In unincorporated West Texas, where oil derricks dominate the landscape, locals aren't sure about "drill, baby, drill" anymore.
As I approach Midland, Texas from the southeast the rolling hills give way to large, engine-revving trucks, their menacing grills reflecting the setting sun into my rearview mirror. The asphalt beneath my white Toyota Corolla seems to be melting into the petroleum-laden ground from which it had emerged: Not even the road was prepared for the heavy vehicles that showed up with the recent oil and gas boom.
My plan for the summer is to report on the important energy and environmental issues in the Southwest where I’ve spent most of my life. With frugality in mind, I’d arranged to spend my first nights on the road in the town of Odessa in the spare bedroom of a middle-aged couple I’d found on Couchsurfer.org. My hosts informed me that the nearby suburb of Gardendale was a flashpoint for oil drilling gone wild. A few quick searches and there it was: The Gardendale Accountability Project, a community effort of about 30 members to document the actions of oil and gas companies in Gardendale. Their website, GARDAP.org, provides an outlet for distressed citizens to share their experiences dealing with the oil industry. I filled out the website’s contact form and moved onto another investigation: my host’s pantry. Before I even finished my Honey Bunches of Oats, I’d heard back. We made plans to meet for dinner two miles down the road.
"We used to be all 'Drill baby, drill' until it came into our neighborhood," says Paul Wood between bites of greasy Thai food. Wood, a small business owner and influential member of GARDAP, is easygoing and eager but with a bit of a wandering mind, like a cartoon hero's sidekick. His mustache, oversized sunglasses, Hawaiian shirt, loose jeans, and boots give the impression of a modern-day cowboy whose parents let him watch too much Magnum P.I.
After Berry Petroleum Company drilled a well on his property, Wood wanted to know what remained in the drilling pit, the area in which flowback from the fracking process is left out to dry before being buried.
"They were about to cover up that nasty sludge and I said, 'Guys I want to know what's in that pit,'" the lifetime West Texan recalls. "Because I live on the land. I've drunk well water for 29 years. They said, 'Oh it's nothing, just drilling mud and cuttings.' Lie number one."
Wood had a sample tested by a third party, Xenco Laboratories, the results of which showed more than just mud and cuttings. Benzene, a known carcinogen, was present at 206 parts per billion. The EPA's maximum contaminant level for benzene in drinking water is five ppb. Other possible carcinogens, an EPA classification of carcinogenicity beneath known carginogens, included xylene isomers and naphthalene.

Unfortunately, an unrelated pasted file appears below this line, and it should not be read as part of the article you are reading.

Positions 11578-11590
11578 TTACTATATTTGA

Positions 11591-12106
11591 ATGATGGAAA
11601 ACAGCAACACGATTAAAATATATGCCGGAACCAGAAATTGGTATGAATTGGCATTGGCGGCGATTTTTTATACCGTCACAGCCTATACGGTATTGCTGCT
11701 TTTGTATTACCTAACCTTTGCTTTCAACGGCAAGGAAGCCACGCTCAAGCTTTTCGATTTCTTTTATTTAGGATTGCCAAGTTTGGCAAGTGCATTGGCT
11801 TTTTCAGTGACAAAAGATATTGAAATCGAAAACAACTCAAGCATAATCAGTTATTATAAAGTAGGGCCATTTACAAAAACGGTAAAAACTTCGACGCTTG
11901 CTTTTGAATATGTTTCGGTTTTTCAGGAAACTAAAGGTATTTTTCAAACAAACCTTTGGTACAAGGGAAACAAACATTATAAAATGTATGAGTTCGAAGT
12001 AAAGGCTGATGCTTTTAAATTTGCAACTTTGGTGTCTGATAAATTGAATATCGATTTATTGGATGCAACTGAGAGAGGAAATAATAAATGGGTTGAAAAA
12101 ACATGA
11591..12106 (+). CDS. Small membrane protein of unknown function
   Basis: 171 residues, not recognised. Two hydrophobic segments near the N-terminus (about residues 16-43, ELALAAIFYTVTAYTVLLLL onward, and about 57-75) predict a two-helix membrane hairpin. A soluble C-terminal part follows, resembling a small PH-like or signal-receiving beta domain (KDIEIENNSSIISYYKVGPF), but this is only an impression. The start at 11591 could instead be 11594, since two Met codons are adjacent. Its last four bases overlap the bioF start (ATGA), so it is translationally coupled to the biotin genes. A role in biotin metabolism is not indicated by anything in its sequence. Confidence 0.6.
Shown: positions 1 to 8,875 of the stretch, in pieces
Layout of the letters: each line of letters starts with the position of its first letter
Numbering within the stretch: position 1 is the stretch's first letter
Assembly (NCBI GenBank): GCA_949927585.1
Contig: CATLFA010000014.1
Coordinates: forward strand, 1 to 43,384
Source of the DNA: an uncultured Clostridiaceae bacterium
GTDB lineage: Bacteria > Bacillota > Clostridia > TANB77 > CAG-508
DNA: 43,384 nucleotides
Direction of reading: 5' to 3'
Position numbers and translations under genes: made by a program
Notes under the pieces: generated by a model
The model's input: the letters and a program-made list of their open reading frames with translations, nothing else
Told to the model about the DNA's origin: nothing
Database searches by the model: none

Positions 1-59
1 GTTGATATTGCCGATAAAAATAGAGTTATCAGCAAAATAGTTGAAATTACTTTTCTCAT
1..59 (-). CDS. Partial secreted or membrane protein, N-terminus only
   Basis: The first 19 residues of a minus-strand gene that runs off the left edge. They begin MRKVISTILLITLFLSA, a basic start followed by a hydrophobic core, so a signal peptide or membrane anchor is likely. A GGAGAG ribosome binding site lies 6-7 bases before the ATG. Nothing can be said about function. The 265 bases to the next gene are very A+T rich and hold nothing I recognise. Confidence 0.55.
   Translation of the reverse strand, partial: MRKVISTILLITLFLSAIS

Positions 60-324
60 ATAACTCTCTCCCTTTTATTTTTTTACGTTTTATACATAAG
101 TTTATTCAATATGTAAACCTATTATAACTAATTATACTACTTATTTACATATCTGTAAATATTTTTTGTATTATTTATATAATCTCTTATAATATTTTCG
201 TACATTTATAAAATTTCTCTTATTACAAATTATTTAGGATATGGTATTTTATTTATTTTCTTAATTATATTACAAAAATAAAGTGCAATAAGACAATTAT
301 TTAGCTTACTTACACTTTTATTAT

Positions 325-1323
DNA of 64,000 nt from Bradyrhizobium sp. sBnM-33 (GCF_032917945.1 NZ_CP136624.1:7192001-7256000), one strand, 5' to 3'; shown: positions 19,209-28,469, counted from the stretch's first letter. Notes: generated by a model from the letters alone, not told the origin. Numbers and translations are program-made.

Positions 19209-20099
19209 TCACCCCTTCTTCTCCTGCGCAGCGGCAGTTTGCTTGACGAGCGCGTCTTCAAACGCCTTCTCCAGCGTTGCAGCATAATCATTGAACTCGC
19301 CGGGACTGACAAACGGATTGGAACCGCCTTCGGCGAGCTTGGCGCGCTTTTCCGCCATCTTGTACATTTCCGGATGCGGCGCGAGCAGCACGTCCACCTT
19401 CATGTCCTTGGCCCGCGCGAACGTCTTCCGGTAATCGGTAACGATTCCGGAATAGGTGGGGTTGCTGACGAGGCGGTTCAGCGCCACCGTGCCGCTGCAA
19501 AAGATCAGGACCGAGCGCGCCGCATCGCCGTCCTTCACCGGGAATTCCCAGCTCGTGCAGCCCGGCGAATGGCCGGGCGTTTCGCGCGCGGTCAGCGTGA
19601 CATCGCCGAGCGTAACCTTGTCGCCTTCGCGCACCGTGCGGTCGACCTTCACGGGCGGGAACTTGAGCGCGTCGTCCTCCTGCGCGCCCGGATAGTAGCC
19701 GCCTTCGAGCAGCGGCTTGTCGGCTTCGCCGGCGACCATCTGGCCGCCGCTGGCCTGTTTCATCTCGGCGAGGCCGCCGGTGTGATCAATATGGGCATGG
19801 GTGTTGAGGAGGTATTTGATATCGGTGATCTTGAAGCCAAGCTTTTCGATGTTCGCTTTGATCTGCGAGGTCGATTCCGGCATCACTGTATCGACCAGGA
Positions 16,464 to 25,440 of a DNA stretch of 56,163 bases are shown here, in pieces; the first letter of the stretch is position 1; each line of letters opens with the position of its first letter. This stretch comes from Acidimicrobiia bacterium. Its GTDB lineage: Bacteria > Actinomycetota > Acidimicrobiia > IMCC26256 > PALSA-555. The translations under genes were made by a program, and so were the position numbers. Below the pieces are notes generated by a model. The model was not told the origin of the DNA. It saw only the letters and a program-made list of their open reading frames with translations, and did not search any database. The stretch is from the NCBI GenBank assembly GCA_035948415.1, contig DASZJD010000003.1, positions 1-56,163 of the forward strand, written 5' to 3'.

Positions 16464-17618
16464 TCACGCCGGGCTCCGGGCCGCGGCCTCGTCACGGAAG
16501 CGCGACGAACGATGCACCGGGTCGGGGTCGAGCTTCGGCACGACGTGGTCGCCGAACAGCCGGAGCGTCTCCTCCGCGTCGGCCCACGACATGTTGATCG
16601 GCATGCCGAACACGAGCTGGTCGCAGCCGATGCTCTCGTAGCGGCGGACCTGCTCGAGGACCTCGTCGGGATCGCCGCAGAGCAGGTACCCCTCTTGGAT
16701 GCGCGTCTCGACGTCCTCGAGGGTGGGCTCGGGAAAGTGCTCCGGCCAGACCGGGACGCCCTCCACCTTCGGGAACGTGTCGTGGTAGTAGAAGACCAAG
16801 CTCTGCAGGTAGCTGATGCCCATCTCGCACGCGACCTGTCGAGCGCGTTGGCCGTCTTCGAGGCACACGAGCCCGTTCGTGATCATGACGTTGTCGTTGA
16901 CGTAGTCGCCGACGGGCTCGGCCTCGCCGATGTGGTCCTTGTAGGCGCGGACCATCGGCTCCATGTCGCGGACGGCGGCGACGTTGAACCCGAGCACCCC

"In Texas, cities have the right to regulate oil and gas development," says Wood. "We aren't a city, we're an unincorporated portion of the county."
Because of this Gardendale has no ordinances dealing with where drilling can or cannot take place. Nearby Odessa has an ordinance that prohibits drilling within 150 feet of a residence while Midland prohibits drilling within 500 feet. To give me a better image of the impact this has, Wood offers to take me up in his two-person plane for an aerial view the next day. From the ground Gardendale is made up of low, hardscrabble vegetation holding fast to sandy soil. Occasionally a tree or minor structure impedes the flat expanse. The people living there like to feel as if they are still out on the range, and most lots are counted in tens of acres.
The next morning Wood gently pulls the single prop plane out of the garage and onto one of the three runways he's worn into his property. The plane's interior is compact, and after struggling to get in I struggle further to find a place to put my bag. Any similarities to commercial flying ended there; the flight was more reminiscent of a jenky amusement park ride.
From the air, I see derricks within 100 feet of homes, moats of mud discharge and drilling mix surrounding a massive drilling rig and rows of caliche patches pockmarking areas of past mineral excavation. One of the most unsettling views is a pit full of water to be used for fracking. West Texas is already suffering serious water shortages and these immense reservoirs of clean water go not to people or agriculture, but to freeing fossil fuels thousands of feet underground.
"I don't like to see the land being destroyed," Wood tells me during a reflective moment after we land. "When you talk to the guy doing the mineral thing he says he's not destroying anything; he's actually creating stuff. I don't see it that way. Pulling minerals out by injecting high-pressure toxic chemicals into the ground that might someday migrate into the water I drink and that my grandkids will drink. That's not a bar I’m willing to jump over."
GARDAP is not set on taking on the oil industry. In fact, the industry is the longtime employer of many of its members. For them, the industry's conduct is a concentrated community issue. Wood gets visibly distressed and starts energetically gesticulating when recounting how he's been lambasted as being anti-drilling—because he's not. He's against drilling happening in neighborhoods like Gardendale when it doesn’t have to.
A memory from when workers were on his property distracts him. "I got a bucket of human waste on my land."
This is the first of four pieces exploring energy and the environment in the American Southwest.